The idea here is that periodically (either per time period, like day; or when you buy a specific upgrade) you’re presented with a problem in your kingdom and a few ways to solve it. The solutions should be active, like building a certain number of a building, spending coins, “charging” a magical object (via a temporary spell), sacrificing your upgrades and buildings, etc. Each successful solution unlocks a trophy (with associated upgrade), and you are only given each issue once per game (or per reincarnation). Issues would have to be altered to fit to current alignment or locked to specific alignments.
Example: My liege, a dragon is attacking your Elven villagers! Do you build magical armor for your best knight (mana charge), build up a huge army (knight barracks), or pay it off peacefully (with a coin value set perhaps by what 100x of your most expensive current building purchase would be). While the dragon is attacking, all your production is reduced and you will occasionally lose one of a random building.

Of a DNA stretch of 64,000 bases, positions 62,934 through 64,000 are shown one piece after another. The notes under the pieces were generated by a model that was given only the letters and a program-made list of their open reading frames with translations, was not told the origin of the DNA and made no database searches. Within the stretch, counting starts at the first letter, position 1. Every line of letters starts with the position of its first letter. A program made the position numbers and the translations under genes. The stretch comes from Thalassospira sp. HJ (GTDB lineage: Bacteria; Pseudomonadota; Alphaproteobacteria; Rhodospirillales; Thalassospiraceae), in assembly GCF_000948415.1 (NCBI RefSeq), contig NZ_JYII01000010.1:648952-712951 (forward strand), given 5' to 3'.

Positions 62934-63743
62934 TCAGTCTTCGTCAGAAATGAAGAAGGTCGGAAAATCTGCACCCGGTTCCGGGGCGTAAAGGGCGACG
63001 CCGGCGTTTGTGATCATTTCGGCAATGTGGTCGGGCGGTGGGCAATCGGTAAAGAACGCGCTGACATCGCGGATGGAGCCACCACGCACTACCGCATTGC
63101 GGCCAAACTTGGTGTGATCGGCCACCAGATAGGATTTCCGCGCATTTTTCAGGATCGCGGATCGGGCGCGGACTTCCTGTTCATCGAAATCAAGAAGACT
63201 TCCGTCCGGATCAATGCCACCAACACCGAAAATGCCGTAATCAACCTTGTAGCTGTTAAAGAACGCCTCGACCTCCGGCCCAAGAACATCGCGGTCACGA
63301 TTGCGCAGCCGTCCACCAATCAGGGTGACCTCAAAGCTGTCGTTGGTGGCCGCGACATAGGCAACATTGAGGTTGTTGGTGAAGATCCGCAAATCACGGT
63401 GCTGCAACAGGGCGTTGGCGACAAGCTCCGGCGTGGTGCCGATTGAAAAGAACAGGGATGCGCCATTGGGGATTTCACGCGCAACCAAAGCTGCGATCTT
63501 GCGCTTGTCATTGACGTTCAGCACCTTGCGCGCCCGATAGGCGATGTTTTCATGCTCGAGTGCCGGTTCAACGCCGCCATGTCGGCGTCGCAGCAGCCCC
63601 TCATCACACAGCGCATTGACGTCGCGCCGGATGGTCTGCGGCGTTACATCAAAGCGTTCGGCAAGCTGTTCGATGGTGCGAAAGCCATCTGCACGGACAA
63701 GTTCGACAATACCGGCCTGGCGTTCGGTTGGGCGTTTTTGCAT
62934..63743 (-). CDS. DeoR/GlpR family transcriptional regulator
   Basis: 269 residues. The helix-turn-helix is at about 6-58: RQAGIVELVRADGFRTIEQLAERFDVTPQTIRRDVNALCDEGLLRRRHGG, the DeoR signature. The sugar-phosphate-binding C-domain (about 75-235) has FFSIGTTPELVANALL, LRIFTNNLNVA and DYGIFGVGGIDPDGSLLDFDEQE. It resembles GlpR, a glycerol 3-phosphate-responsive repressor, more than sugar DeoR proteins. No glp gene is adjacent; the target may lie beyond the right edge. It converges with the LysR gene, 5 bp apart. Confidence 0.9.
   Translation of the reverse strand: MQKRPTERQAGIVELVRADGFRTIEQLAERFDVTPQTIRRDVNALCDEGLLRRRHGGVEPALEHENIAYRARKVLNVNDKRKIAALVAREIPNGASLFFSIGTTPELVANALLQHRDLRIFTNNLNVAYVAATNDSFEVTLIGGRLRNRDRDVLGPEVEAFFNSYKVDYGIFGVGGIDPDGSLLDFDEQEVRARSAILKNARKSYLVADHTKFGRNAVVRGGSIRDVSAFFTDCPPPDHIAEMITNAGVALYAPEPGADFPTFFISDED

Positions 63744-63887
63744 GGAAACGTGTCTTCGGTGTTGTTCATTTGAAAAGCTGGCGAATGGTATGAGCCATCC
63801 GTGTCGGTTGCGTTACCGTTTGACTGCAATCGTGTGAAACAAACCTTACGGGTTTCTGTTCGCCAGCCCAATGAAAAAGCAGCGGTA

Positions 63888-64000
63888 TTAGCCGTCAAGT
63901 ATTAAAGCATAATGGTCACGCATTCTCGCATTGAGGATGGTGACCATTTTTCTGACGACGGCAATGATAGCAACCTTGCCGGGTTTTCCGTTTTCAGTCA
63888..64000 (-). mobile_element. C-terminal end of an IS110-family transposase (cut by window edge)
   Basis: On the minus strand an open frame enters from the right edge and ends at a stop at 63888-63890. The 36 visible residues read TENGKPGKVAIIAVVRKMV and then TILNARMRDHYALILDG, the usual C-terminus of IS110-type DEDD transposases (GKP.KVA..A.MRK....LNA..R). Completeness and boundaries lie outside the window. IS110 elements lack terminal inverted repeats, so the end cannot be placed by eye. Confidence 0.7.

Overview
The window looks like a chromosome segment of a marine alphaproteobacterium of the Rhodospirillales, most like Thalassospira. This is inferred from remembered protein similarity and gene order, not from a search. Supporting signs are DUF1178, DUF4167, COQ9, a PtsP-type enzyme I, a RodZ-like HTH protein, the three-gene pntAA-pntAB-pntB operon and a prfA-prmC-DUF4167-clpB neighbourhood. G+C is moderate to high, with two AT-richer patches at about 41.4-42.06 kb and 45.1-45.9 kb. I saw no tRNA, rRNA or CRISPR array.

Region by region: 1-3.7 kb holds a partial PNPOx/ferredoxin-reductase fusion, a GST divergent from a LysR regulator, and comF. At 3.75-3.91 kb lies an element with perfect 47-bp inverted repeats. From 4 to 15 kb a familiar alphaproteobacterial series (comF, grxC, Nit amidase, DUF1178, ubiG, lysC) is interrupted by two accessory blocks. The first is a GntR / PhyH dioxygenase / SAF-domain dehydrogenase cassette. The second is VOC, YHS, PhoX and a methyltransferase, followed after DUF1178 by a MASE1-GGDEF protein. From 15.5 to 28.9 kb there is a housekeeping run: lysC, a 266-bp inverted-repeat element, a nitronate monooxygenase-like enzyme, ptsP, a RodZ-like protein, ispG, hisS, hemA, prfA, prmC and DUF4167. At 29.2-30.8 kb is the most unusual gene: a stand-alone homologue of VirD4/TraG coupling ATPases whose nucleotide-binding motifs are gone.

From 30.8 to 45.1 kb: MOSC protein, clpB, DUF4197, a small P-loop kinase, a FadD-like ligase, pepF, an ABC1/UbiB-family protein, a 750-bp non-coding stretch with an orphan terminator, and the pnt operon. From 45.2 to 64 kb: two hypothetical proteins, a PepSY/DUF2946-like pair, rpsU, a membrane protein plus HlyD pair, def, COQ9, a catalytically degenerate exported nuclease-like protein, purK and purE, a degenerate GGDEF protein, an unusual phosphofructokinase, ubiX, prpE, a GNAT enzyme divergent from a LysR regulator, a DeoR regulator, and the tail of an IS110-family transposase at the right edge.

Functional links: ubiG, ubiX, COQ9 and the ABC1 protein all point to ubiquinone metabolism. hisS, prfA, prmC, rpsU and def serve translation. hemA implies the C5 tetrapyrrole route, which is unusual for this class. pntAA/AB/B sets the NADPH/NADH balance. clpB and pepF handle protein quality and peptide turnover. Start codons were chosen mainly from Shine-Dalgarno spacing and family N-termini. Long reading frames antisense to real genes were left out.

Someone suggested this a while back and I thought it was a neat idea. It’s basically a type of prestige upgrade that improves a certain feature of your kingdom — so having Mountains might improve all of the building types that are associated with mining and mountains, for example. My take would be to have it be a three-stage process: The first time you build on a particular land type, you are an Expedition, and suffer a penalty; the second time you are a Settlement, and suffer some penalty but also have a bonus; the third time you are Native and recieve the full bonuses. Each new game, you can go back to a land you’ve already settled or start working on a new one (but you can only pick one land type for the game).
Exchanging gold for full mana at an increasing cost each time you do it. Helpful for those of us who don’t actively play for long periods of time. (It would be interesting to offer “trading” of other sorts as well — like spending gold to increase your clicks for that game score or your game length — but that might be more problematic.)